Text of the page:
Ski resort jobs Europe
By: Gerry Aldridge (justin) 2011.12.28
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TOP 10 SKI RESORTS IN THE WORLD (according to askmen.com)
10. Aspen, CO
9. Cortina, Italy
8. Mont-Tremblant, Quebec
7. Stowe, Vermont
6. Chamonix - Mont Blanc, France
5. Banff/Lake Louise, Alberta
4. Vail, CO
3. Zermatt, Switzerland
2. Kitzbuhel, Austria
1. Whistler Blackcomb, British Columbia
"We don't have all day, you know!" the chef screams at me at my ski resort jobs Europe, as beads of sweat trickle down through the crevices of his face. He swings around sharply, his hands meet mine in mid-air, and, like a relay runner, he neatly plucks the newly washed pot he so vitally needs from my fingers. In this one instance, plongeur and grand chef unite in battle, and become the ultimate team at a ski station in the French Alps.
Of course, I didn't work all winter in steaming gray dishwater just to bond with a cranky master chef, or to learn new recipes and earn a reasonable paycheck. Those were all mere side benefits - I was there for the fresh, soul-cleansing powder of Mont Blanc.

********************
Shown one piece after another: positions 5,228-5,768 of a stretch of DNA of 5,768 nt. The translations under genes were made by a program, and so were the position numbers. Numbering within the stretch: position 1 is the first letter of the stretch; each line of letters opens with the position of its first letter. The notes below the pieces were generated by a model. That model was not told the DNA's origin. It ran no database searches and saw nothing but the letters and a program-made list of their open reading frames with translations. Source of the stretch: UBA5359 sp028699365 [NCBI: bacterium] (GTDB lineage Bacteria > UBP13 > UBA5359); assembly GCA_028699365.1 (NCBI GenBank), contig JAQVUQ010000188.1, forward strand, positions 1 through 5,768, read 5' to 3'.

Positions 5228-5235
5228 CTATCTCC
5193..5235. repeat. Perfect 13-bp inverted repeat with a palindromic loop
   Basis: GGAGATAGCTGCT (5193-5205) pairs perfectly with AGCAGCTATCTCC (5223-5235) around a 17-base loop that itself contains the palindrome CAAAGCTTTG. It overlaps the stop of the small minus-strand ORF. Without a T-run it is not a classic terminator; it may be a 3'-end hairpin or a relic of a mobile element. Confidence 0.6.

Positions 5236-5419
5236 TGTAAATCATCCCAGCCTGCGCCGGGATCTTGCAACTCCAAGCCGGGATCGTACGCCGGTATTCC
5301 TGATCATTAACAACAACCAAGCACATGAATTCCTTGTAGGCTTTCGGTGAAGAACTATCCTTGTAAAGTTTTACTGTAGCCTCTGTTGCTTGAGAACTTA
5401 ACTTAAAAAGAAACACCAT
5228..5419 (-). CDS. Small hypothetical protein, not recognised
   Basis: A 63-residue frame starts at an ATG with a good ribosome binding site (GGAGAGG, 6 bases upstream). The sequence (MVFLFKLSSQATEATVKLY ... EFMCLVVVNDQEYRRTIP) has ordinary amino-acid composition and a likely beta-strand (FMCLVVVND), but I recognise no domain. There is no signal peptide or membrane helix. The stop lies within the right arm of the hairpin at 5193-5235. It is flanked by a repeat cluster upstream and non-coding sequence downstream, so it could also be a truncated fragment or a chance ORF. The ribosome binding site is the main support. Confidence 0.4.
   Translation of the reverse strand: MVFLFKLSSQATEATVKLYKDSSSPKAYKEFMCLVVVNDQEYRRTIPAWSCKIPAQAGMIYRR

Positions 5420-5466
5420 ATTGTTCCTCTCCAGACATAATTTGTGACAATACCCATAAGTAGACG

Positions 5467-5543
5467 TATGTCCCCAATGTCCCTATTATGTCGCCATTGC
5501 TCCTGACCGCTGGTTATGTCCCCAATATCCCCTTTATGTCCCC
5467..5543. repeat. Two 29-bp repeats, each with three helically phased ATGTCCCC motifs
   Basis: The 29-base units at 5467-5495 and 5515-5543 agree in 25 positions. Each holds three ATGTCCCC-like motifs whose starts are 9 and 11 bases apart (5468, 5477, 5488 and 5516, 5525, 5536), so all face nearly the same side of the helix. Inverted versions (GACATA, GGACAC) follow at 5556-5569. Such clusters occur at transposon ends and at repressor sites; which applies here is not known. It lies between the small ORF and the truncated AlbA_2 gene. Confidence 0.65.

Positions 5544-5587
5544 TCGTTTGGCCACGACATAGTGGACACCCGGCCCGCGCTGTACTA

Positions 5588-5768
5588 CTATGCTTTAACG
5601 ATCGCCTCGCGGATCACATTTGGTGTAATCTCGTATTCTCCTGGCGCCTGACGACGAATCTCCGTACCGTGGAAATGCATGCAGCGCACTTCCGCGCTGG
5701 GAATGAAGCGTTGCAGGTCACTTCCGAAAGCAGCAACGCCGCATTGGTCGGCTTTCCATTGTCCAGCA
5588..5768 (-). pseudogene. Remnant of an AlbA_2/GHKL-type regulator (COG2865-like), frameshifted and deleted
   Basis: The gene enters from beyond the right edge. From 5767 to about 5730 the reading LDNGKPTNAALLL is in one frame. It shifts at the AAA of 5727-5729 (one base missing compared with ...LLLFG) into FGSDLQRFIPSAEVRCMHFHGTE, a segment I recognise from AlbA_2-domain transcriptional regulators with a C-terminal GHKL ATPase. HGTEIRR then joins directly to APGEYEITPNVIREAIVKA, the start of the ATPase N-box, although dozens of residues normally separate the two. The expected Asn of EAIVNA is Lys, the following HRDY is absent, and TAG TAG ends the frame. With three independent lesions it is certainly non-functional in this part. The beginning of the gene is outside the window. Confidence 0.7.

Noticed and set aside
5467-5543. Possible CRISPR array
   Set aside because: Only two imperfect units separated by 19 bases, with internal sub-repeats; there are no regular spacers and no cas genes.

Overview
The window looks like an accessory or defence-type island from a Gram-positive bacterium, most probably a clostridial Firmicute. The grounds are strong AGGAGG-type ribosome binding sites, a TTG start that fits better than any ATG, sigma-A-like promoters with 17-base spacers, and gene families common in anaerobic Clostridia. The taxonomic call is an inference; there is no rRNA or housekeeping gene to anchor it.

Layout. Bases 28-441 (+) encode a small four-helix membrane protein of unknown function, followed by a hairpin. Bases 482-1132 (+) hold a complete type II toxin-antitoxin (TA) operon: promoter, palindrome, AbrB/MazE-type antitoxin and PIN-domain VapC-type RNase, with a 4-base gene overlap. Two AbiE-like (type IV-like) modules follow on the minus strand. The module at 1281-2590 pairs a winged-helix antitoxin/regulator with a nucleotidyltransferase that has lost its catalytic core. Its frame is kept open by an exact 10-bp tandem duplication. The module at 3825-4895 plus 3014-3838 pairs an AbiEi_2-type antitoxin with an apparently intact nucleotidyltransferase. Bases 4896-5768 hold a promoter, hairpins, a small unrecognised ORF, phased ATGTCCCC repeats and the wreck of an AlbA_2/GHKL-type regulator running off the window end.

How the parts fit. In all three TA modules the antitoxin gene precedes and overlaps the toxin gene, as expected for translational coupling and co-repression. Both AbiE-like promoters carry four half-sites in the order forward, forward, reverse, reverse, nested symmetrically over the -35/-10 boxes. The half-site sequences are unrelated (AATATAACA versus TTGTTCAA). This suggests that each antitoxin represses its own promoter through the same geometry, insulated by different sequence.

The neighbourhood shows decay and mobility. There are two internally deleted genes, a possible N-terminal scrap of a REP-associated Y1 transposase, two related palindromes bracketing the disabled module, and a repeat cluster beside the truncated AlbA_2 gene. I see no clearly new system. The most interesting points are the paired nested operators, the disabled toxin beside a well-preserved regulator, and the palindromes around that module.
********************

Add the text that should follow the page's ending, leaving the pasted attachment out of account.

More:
Imagine: four months of continuous skiing, a bit of hard work, and a bundle of cash at the end of it. Realize: there's heavy competition for the jobs, so arrive in mid-November to begin searching and networking. I began my search by registering with a local job center, l'Agence Nationale Pour l'Emploi (anpe.fr), from which I managed to wheedle the addresses of two restaurants looking for dishwashers in Megeve, a fairy-tale cluster of chalets nestled at the foot of the Alps near Chamonix. Both jobs, however, had been taken by the time I got there. The promise of pow kept me going, though, and with a little perseverance and a lot of walking from hotel to restaurant to hotel to restaurant, I got lucky at the Old Megeve, a rustic restaurant smack in the middle of town.
Washing dishes at a ski station is actually the best job in a restaurant if your primary goal is to go skiing or snowboarding. After the critical lunch rush, the plongeur and the chef are usually the first to leave; fewer hours in sudsy water equals more afternoons on the slopes. Plongeurs make less than waiters (about $1,000 per month), but who cares? My ski pass cost next to nothing because I was a saisonier, my skis came from the rental shop down the road, and my boss gave me a cool apartment to share with one of the waiters. By the spring, I had enough cash to keep traveling, but more important, I'd perfected my mogul technique.
Photo by Lonely Planet Images